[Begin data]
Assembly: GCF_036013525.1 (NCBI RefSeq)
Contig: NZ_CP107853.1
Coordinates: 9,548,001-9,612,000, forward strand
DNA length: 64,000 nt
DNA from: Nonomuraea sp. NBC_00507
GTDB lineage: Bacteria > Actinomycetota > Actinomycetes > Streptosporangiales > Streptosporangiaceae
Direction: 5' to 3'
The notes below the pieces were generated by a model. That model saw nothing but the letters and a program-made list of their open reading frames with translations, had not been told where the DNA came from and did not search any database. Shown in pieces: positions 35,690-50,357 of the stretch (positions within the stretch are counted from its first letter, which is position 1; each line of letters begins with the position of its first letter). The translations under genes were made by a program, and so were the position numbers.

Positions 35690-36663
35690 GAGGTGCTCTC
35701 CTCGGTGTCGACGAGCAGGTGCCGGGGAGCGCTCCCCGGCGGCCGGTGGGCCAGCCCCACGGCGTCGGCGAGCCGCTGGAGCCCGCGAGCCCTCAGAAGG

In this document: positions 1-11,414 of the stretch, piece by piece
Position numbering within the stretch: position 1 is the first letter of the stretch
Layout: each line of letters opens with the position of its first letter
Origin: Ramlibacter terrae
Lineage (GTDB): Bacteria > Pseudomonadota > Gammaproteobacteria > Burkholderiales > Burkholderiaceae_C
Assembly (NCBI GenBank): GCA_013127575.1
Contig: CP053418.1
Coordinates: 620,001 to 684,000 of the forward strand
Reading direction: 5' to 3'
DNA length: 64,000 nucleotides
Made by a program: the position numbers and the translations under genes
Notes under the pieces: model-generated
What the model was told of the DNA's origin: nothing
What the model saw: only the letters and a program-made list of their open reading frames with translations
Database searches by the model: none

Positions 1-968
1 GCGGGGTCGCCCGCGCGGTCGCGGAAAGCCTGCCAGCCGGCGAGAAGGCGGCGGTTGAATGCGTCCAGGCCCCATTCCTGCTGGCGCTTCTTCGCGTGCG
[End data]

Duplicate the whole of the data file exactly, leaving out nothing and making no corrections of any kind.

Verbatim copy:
Assembly: GCF_036013525.1 (NCBI RefSeq)
Contig: NZ_CP107853.1
Coordinates: 9,548,001-9,612,000, forward strand
DNA length: 64,000 nt
DNA from: Nonomuraea sp. NBC_00507
GTDB lineage: Bacteria > Actinomycetota > Actinomycetes > Streptosporangiales > Streptosporangiaceae
Direction: 5' to 3'
The notes below the pieces were generated by a model. That model saw nothing but the letters and a program-made list of their open reading frames with translations, had not been told where the DNA came from and did not search any database. Shown in pieces: positions 35,690-50,357 of the stretch (positions within the stretch are counted from its first letter, which is position 1; each line of letters begins with the position of its first letter). The translations under genes were made by a program, and so were the position numbers.

Positions 35690-36663
35690 GAGGTGCTCTC
35701 CTCGGTGTCGACGAGCAGGTGCCGGGGAGCGCTCCCCGGCGGCCGGTGGGCCAGCCCCACGGCGTCGGCGAGCCGCTGGAGCCCGCGAGCCCTCAGAAGG

In this document: positions 1-11,414 of the stretch, piece by piece
Position numbering within the stretch: position 1 is the first letter of the stretch
Layout: each line of letters opens with the position of its first letter
Origin: Ramlibacter terrae
Lineage (GTDB): Bacteria > Pseudomonadota > Gammaproteobacteria > Burkholderiales > Burkholderiaceae_C
Assembly (NCBI GenBank): GCA_013127575.1
Contig: CP053418.1
Coordinates: 620,001 to 684,000 of the forward strand
Reading direction: 5' to 3'
DNA length: 64,000 nucleotides
Made by a program: the position numbers and the translations under genes
Notes under the pieces: model-generated
What the model was told of the DNA's origin: nothing
What the model saw: only the letters and a program-made list of their open reading frames with translations
Database searches by the model: none

Positions 1-968
1 GCGGGGTCGCCCGCGCGGTCGCGGAAAGCCTGCCAGCCGGCGAGAAGGCGGCGGTTGAATGCGTCCAGGCCCCATTCCTGCTGGCGCTTCTTCGCGTGCG